Would Reducing The Hours Of The Work Week Put More Americans Back To Work?
Robert Skidelsky – a British historian and biographer of John Maynard Keynes – argues in the Financial Times that the government should lower the number of hours in the work week, guarantee a minimum income level and put harsh limits on advertising to curb consumption.
Because that would make us happier (via Jim Pethokoukis).
…we must convince ourselves that there is something called the good life, and that money is simply a means to it. To say that my purpose in life is to make more and more money is as insane as saying my purpose in eating is to get fatter and fatter. But second, there are measures we can take collectively to nudge us off the consumption treadmill.
One is to improve job security. Government should restore the full employment guarantee. This does not mean guaranteeing everyone a 40-hour a week job. Government should gradually reduce the maximum allowable hours of work for most occupations, guaranteeing a job for everyone who wants to work that amount of time.
At the same time it should institute an unconditional basic income for all citizens. This would aim to improve the choice between work and leisure. Critics say this would be a disincentive to work. That is precisely its merit in a society which should be working less and enjoying life more.
Third, government should reduce the pressure to consume by curbs on advertising. We already have curbs to guard against specific harms: it would not be a big jump to recognise that excessive consumption is itself harmful – to the environment, to contentment, to any mature conception of the good life.
The idea behind limiting the work week is, I guess, is that less productivity would mean more demand for workers. Forget that reduced productivity would also mean more expensive goods and services. After all, if a business most employ a larger workforce to achieve the same level of productivity that represents big new costs, which will be passed along in prices.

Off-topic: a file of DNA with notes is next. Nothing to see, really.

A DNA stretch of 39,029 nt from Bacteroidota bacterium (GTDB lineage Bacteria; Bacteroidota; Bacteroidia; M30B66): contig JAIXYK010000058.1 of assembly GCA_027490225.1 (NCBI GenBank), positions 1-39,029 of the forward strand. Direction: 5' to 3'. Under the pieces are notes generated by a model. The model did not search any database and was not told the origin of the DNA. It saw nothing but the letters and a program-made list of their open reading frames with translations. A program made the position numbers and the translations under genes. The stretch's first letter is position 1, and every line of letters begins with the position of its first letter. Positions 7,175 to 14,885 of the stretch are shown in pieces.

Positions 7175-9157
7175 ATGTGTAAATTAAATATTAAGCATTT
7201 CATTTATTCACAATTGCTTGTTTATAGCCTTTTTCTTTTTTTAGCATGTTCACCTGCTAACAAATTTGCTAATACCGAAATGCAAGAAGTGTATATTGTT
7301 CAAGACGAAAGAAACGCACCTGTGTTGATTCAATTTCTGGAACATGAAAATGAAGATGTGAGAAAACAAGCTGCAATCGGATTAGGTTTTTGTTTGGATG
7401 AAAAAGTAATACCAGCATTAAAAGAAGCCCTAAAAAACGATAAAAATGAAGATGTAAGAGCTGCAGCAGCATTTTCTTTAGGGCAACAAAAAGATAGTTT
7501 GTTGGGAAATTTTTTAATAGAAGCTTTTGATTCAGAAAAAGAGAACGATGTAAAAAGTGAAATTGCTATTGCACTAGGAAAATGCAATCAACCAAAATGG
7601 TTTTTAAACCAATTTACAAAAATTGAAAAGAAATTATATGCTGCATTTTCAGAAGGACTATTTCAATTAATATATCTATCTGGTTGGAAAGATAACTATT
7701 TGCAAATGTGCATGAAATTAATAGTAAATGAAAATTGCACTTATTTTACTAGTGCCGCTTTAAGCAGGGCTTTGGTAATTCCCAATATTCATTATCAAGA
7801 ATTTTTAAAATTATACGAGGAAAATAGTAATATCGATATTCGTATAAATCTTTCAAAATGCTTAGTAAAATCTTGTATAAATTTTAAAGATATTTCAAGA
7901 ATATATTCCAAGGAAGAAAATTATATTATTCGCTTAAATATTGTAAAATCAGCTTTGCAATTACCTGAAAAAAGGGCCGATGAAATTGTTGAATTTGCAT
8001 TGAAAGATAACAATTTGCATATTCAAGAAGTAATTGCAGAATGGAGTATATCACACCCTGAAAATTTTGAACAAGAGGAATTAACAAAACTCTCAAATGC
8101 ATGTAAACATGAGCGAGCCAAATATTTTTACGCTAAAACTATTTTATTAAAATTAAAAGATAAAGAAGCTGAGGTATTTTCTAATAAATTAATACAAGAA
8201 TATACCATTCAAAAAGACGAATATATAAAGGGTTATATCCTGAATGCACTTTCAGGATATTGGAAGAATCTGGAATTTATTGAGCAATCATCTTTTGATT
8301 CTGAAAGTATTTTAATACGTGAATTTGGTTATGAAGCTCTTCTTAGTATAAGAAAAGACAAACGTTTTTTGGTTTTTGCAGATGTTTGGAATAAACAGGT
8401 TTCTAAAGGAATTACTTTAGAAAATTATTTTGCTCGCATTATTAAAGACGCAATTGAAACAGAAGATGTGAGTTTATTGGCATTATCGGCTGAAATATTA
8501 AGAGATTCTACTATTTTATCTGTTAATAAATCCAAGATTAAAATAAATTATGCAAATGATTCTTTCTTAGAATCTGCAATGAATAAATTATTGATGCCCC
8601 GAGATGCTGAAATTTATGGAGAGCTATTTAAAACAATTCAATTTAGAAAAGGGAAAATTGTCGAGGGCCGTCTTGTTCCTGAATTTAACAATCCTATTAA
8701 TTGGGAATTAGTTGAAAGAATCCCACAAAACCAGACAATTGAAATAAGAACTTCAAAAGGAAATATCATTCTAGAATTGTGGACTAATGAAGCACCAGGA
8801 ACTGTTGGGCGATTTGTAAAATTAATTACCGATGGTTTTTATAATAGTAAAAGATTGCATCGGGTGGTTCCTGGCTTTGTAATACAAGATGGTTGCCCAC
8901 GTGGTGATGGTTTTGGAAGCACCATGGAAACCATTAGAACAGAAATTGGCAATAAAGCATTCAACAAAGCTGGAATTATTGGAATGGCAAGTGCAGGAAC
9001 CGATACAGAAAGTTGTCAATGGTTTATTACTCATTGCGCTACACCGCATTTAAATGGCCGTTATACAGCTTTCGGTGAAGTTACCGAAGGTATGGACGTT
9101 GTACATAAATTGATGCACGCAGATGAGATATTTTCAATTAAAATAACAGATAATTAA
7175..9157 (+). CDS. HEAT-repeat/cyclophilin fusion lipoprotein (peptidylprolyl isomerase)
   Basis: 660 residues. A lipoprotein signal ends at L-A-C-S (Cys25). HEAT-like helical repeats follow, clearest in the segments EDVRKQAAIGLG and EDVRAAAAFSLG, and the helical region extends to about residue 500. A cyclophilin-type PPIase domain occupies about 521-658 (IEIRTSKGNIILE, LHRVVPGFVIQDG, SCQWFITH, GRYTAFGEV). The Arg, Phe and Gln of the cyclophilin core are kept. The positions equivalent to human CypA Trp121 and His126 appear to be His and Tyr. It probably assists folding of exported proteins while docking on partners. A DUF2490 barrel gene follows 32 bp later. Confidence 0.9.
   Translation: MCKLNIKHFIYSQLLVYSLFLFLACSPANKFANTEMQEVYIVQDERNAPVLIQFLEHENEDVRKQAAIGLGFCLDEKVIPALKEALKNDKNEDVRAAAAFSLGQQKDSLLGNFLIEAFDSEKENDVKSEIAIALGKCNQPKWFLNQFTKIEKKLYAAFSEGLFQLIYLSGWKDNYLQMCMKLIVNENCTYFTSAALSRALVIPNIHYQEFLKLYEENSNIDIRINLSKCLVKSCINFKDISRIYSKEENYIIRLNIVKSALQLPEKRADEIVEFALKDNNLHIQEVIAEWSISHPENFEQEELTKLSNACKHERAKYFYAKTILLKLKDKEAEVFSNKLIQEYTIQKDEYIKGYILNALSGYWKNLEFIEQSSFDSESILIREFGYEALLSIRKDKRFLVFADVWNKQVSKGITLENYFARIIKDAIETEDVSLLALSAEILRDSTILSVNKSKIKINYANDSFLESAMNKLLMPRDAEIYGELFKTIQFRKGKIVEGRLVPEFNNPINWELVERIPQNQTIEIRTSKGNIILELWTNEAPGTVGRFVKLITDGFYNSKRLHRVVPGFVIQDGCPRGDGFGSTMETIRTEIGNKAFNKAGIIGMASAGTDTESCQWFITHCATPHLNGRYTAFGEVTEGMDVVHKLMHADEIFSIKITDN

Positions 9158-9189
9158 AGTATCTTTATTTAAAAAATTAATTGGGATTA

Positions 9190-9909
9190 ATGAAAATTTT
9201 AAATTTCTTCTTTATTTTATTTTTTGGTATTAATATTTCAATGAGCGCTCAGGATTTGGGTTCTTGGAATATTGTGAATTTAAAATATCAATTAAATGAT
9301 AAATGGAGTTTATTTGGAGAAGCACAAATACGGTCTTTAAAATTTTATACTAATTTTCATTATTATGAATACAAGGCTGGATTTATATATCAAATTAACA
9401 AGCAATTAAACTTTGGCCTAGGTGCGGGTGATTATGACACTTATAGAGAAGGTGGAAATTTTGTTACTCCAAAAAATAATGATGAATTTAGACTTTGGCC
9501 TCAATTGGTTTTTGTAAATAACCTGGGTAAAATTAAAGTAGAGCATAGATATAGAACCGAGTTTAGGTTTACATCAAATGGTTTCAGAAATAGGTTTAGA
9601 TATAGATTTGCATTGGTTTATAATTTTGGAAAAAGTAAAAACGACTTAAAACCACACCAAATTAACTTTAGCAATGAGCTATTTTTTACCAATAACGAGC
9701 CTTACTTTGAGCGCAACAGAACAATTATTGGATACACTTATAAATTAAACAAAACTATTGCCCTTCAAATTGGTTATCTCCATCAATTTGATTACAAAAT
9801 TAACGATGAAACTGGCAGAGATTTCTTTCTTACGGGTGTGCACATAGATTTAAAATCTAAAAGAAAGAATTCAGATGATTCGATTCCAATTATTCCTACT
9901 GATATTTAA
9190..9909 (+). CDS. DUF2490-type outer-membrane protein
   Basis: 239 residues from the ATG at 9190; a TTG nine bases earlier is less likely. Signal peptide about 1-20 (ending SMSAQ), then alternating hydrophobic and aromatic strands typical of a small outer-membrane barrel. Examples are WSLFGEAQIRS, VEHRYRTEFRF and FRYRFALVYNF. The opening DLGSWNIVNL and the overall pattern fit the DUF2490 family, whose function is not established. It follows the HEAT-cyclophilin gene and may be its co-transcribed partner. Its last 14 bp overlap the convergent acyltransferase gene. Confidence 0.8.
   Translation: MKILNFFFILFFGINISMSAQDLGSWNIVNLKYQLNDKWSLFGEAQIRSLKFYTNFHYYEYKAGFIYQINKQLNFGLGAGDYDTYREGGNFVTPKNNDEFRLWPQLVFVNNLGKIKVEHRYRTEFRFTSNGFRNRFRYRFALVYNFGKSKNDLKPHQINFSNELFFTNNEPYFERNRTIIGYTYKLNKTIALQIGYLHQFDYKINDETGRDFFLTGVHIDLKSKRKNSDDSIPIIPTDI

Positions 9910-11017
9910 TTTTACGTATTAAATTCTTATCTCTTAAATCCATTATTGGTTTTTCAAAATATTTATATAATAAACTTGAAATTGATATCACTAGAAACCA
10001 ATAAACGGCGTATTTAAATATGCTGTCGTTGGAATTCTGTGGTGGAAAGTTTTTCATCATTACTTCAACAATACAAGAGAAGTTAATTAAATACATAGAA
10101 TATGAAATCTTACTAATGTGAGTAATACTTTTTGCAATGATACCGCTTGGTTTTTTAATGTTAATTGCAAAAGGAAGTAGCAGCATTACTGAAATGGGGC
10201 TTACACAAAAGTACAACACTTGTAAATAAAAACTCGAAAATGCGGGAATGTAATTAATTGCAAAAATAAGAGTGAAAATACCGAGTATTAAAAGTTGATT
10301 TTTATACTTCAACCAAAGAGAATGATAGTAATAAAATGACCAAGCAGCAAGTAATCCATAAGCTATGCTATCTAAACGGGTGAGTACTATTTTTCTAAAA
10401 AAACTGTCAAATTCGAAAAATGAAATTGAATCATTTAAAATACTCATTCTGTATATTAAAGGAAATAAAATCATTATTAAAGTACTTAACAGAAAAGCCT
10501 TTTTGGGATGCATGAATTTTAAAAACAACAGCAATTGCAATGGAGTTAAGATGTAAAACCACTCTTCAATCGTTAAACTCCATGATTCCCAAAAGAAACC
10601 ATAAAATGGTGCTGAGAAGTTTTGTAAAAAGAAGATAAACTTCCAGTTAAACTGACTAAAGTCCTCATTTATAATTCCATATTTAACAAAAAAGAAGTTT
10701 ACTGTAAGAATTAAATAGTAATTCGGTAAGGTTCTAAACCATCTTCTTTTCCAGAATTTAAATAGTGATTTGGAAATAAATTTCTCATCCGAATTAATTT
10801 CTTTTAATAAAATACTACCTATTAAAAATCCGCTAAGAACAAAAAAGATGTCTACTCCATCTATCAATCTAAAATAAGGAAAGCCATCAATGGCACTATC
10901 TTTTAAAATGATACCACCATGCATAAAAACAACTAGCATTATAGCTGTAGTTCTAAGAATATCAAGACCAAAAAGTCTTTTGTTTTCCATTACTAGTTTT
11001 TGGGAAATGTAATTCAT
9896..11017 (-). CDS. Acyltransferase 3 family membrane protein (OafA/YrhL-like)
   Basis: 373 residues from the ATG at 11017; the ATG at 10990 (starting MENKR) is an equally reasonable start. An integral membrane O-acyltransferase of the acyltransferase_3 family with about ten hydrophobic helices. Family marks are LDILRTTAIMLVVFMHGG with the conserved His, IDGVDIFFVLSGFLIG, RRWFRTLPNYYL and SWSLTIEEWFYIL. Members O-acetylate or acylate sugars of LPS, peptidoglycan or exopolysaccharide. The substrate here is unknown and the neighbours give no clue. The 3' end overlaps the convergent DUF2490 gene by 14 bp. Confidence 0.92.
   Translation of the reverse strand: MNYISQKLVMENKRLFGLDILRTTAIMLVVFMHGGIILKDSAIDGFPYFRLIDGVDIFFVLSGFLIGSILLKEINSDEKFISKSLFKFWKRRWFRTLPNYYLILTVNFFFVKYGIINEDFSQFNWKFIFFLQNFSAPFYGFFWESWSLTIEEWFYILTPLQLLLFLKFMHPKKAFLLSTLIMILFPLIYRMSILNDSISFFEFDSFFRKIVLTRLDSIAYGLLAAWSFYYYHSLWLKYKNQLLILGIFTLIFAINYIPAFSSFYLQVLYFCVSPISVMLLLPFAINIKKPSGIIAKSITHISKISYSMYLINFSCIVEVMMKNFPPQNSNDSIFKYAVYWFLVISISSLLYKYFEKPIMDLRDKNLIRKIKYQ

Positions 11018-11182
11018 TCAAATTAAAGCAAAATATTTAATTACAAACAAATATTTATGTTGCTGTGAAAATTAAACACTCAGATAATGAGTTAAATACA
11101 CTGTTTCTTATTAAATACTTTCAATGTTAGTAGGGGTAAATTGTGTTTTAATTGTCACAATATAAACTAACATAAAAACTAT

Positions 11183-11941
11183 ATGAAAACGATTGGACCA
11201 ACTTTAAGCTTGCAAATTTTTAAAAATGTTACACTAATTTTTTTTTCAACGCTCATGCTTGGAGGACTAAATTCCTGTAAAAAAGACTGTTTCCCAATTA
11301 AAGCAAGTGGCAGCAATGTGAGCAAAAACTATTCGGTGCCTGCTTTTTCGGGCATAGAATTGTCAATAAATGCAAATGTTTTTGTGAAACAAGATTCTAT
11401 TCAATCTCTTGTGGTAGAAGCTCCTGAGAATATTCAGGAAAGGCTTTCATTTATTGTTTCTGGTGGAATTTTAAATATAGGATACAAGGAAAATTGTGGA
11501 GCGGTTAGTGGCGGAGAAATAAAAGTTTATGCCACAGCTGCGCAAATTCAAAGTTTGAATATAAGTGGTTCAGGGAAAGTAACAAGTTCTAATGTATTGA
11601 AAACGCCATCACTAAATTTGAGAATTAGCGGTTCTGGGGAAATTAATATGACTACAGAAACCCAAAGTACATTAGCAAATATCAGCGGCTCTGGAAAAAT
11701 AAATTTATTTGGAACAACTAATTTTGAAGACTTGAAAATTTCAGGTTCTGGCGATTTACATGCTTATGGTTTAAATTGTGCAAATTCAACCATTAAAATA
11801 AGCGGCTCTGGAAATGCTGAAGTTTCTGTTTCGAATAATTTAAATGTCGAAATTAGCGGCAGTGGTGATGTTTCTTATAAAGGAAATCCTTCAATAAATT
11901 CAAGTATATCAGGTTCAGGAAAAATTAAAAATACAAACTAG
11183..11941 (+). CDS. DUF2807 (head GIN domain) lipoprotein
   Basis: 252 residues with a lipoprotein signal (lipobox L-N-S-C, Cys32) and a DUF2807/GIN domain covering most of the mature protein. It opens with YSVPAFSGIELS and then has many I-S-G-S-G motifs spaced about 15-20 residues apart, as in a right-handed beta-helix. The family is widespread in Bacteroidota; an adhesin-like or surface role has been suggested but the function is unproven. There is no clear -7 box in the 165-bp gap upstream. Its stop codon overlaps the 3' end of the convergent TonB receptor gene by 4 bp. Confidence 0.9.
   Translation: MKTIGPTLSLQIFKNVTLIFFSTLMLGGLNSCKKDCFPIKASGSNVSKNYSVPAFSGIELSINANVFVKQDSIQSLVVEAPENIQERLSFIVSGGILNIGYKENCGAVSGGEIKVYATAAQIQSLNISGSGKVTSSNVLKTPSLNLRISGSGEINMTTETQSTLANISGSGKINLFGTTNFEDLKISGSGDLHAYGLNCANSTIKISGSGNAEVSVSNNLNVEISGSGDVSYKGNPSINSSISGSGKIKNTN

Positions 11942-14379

Higher levels of employment would be more than offset by the economic destruction caused by higher prices and lower demand.
As for a guaranteed income level, that sounds like a good way to create a permanent underclass of do-nothings and freeloaders who lack the impetus to earn their own way in the world. If you want a close up look of what that looks like, look at the nation’s Indian reservations where endless government programs and entitlements keep the people there locked into a generational cycle of dependence.
And why would we want to ban advertising? The assumption being made by Skidelsky is that people buy things because of advertising. That’s not true. Companies advertise because people want to buy things. Advertising is about informing people about the goods/services available for purchase. It’s annoying at times, sure, but it’s also valuable and vital communication that facilitates the free exchange of goods and services.
Mr. Skidelsky’s model is a recipe for the destruction of free society, replacing it with one made up of tightly-controlled citizens living tightly-controlled lifestyles. It surprises me that this sort of nonsense would be published in a publication like Financial Times.
The best recipe for prosperity is to leave citizens as free as possible to make free choices in a free economic environment.Tags: Economy, jobs, john keynes